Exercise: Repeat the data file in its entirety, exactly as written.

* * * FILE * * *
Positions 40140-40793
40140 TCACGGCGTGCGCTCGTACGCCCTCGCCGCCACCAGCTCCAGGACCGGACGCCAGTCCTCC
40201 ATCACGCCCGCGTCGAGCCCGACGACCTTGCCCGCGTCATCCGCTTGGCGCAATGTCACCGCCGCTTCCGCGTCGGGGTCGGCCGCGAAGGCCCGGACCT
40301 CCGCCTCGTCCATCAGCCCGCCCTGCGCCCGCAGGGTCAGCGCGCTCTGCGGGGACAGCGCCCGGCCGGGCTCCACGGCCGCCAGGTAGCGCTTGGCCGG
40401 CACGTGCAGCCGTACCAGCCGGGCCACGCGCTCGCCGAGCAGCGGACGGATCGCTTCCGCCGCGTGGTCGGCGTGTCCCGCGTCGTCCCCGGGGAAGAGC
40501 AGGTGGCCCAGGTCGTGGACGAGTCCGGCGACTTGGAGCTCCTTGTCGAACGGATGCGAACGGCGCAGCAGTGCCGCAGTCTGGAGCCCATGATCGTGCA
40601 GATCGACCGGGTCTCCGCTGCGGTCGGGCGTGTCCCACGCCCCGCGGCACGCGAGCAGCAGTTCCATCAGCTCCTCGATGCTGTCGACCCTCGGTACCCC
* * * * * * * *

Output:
Positions 40140-40793
40140 TCACGGCGTGCGCTCGTACGCCCTCGCCGCCACCAGCTCCAGGACCGGACGCCAGTCCTCC
40201 ATCACGCCCGCGTCGAGCCCGACGACCTTGCCCGCGTCATCCGCTTGGCGCAATGTCACCGCCGCTTCCGCGTCGGGGTCGGCCGCGAAGGCCCGGACCT
40301 CCGCCTCGTCCATCAGCCCGCCCTGCGCCCGCAGGGTCAGCGCGCTCTGCGGGGACAGCGCCCGGCCGGGCTCCACGGCCGCCAGGTAGCGCTTGGCCGG
40401 CACGTGCAGCCGTACCAGCCGGGCCACGCGCTCGCCGAGCAGCGGACGGATCGCTTCCGCCGCGTGGTCGGCGTGTCCCGCGTCGTCCCCGGGGAAGAGC
40501 AGGTGGCCCAGGTCGTGGACGAGTCCGGCGACTTGGAGCTCCTTGTCGAACGGATGCGAACGGCGCAGCAGTGCCGCAGTCTGGAGCCCATGATCGTGCA
40601 GATCGACCGGGTCTCCGCTGCGGTCGGGCGTGTCCCACGCCCCGCGGCACGCGAGCAGCAGTTCCATCAGCTCCTCGATGCTGTCGACCCTCGGTACCCC